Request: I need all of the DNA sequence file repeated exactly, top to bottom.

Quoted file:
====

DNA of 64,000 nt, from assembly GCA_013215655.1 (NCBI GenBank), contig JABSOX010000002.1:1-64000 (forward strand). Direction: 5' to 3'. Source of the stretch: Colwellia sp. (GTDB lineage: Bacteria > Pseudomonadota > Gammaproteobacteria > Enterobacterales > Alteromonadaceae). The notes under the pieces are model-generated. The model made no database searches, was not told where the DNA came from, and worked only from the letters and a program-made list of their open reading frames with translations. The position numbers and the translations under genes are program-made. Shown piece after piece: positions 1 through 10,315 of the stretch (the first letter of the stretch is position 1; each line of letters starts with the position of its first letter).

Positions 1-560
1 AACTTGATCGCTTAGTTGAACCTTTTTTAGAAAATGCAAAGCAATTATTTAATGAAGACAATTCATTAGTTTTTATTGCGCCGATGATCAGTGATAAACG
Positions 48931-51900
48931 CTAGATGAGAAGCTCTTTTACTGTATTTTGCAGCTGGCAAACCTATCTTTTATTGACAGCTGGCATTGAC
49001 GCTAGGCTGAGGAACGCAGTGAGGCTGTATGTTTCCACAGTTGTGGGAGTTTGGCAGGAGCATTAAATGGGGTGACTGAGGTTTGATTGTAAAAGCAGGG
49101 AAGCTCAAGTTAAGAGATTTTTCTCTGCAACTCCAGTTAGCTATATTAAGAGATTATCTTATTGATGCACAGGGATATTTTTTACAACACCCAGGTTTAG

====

DNA of 64,000 nt, from assembly GCA_013215655.1 (NCBI GenBank), contig JABSOX010000002.1:1-64000 (forward strand). Direction: 5' to 3'. Source of the stretch: Colwellia sp. (GTDB lineage: Bacteria > Pseudomonadota > Gammaproteobacteria > Enterobacterales > Alteromonadaceae). The notes under the pieces are model-generated. The model made no database searches, was not told where the DNA came from, and worked only from the letters and a program-made list of their open reading frames with translations. The position numbers and the translations under genes are program-made. Shown piece after piece: positions 1 through 10,315 of the stretch (the first letter of the stretch is position 1; each line of letters starts with the position of its first letter).

Positions 1-560
1 AACTTGATCGCTTAGTTGAACCTTTTTTAGAAAATGCAAAGCAATTATTTAATGAAGACAATTCATTAGTTTTTATTGCGCCGATGATCAGTGATAAACG
Positions 48931-51900
48931 CTAGATGAGAAGCTCTTTTACTGTATTTTGCAGCTGGCAAACCTATCTTTTATTGACAGCTGGCATTGAC
49001 GCTAGGCTGAGGAACGCAGTGAGGCTGTATGTTTCCACAGTTGTGGGAGTTTGGCAGGAGCATTAAATGGGGTGACTGAGGTTTGATTGTAAAAGCAGGG
49101 AAGCTCAAGTTAAGAGATTTTTCTCTGCAACTCCAGTTAGCTATATTAAGAGATTATCTTATTGATGCACAGGGATATTTTTTACAACACCCAGGTTTAG